With all this in mind, I still believe that for the sake of virtue, there are plenty of activities that should never be engaged in, plenty of movies and videos that are better off unseen, plenty of places that should not be frequented, and plenty of people who’s association with will be detrimental. But if I look around me, and I am unable to see or focus on any of the goodness that is out there, and instead use my energy to count the vices and evils of all I encounter, perhaps I should ask if its not my “mind and conscience [that] is defiled”.

Comments 18

  1. Fantastic post KC…and a message that I thoroughly enjoyed reading.

    My wife’s cousin said to me “Steve, you focus to much on the sad and depressing things in the world and you need to be more positive. In doing so you will attract positive things into your life.” Little did I know that she had just read “The Secret” and was about to go through a divorce. Perhaps my focusing on human rights, the poor, unjust leadership etc wasnt so bad…though saddening.

    To me “The Secret” is like any of these self help books….something only used by those who would need psychological counciling. Looking outside oneself is important to maintaining a postive sense of self, something these books implicitly discourage.

    But to counter KC, Did Jesus consider all things as being pure? I dont think he did and I think he was offended on a few occasions according to the NT.

    I think this has a lot to do with persepective and ideals. The gospel requires a sense of moral absoluteness and living according to such.

    One of the most important parts of life is learning to eat and drink with the prostitutes, tax men and Pharisees but not giving into illicit sex, corruption, and hypocrisy. We must learn to be morally absolute and unconditionally loving at the same time.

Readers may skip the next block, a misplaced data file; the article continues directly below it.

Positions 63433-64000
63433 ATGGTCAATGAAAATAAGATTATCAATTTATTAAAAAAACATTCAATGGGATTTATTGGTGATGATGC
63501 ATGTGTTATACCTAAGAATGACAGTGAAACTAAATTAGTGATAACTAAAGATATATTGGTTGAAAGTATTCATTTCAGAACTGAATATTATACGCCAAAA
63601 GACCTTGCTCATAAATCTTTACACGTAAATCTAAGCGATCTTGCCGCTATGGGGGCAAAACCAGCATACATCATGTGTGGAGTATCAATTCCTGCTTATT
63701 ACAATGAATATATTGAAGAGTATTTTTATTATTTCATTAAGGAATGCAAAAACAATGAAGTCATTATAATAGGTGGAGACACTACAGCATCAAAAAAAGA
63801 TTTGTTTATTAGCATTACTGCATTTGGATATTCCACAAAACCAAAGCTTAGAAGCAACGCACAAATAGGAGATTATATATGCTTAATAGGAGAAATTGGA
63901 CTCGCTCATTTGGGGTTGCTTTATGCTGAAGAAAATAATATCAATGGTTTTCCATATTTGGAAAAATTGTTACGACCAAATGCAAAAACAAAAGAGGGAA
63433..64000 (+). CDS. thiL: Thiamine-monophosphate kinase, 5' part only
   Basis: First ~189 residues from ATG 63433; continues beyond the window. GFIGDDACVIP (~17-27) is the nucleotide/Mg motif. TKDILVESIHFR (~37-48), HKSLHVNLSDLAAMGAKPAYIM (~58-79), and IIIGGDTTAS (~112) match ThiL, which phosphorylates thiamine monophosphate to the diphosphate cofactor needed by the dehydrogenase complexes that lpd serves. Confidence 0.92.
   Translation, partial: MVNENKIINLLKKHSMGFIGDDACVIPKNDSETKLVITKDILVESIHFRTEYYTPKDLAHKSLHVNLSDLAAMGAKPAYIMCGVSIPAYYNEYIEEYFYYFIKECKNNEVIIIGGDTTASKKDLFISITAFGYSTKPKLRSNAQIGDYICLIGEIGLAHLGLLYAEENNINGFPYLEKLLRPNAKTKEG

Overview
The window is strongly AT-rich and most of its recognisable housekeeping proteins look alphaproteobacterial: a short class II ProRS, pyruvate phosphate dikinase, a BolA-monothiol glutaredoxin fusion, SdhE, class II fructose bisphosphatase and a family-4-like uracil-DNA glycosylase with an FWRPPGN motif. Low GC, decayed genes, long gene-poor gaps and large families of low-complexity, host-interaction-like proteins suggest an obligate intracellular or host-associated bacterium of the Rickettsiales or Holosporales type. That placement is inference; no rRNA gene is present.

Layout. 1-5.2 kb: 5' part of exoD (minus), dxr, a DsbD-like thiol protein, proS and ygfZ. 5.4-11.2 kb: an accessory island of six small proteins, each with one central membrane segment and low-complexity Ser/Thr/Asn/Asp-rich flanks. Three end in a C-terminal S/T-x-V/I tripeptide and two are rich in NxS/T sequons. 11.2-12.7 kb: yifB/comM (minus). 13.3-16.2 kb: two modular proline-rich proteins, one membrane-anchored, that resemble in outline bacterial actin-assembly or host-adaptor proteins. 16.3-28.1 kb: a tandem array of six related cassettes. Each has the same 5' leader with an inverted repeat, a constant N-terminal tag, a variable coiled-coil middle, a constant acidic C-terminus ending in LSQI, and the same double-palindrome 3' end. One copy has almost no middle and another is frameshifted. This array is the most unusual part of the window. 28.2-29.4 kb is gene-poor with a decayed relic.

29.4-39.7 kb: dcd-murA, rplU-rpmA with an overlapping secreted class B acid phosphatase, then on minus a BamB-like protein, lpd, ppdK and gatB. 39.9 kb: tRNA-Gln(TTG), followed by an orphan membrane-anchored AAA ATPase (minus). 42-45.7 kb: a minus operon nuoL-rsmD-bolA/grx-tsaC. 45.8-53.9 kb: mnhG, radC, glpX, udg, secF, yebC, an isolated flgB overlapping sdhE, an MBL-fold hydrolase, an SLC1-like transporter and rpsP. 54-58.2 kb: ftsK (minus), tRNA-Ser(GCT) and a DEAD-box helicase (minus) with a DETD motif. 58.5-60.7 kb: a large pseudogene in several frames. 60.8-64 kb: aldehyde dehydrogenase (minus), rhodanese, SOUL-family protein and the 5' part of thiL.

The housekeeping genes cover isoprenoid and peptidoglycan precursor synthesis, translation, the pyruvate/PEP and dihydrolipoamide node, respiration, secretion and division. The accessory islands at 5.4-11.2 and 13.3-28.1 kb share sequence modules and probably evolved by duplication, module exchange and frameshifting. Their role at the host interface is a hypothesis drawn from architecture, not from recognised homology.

Thanks KC.

  2. I think there is a fine line between being easily offended, a title that describes many members of the church, and avoiding things that offends the Spirit of God.

    I’ll give an example. The difference between a movie like Sweeney Todd, which despite its bloodiness and all that, tells a tale that has a moral, and probably one that should be paid attention to, even if its not necessarily the one Hollywood intends, and a movie like the trashy The Condemned which essentially is violence without moral (although it tries very hard to have one, it self defeats).

    Knowing the difference between the two is sometimes difficult, but is ultimately wisdom. No time to post more.

  3. Really nice post, KC. I love thinking about this type of stuff.

    “I would also hear things like “how easily the spirit is offended…”
    What do you think about this? I heard it so much growing up that it felt like walking on eggshells. Basically I gave up worrying about it and just assumed I didn’t have the spirit when I listened to Dave Matthews. 🙂

    “We must learn to be morally absolute and unconditionally loving at the same time.”
    Stephen-That is something I have been working on for quite a few years, I’ve just never thought of it that way, so thanks for putting it into words. I think God has this down perfectly. He is unconditionally loving, morally absolute, and is not weakened by the world. Related to the post about what goes in not being defiling, God sees everything, from all the good in the world, to all the violence, anger, and even pornography (as an example)–and he is not corrupted by it. I think most of us cannot handle seeing a lot of the bad stuff because we are not pure enough. Obviously God can take in everything and not be corrupted.

  4. ha ha 🙂 I just got tickets for a concert in August, so, yeah. Maybe I haven’t progressed since then… And people smoke pot and stuff at those concerts!

  5. KC,

    I loved your post, in fact, I’m saving it for the future in case I need to be reminded. Some thoughts.

    I think that there is an evolution to the process of standing in holy places. Is serving an F-bombing relative who is dying of cancer in a hospital ward where you walk by gore and filth on operating tables standing in holy places? Is reading the Bible or BOM where bloody battles take place (visualized is rated R) standing in a holy place? How about watching a movie where freedoms triumphs over tyranny, and you have to wallow through some R-rated violence to get there?

    All of the answers to these questions can be YES! Now the idea of “would the prophet watch it?” is interesting. The prophet doesn’t do alot of things. I would guess he doesn’t shop at Albertons by himself, or consume hours of vintage Disney princess movies, or tide TRAX in downtown Salt Lake City, or blog for that matter. Part of this has more to do with pursuing more worthy activities related to his calling and position than anything else.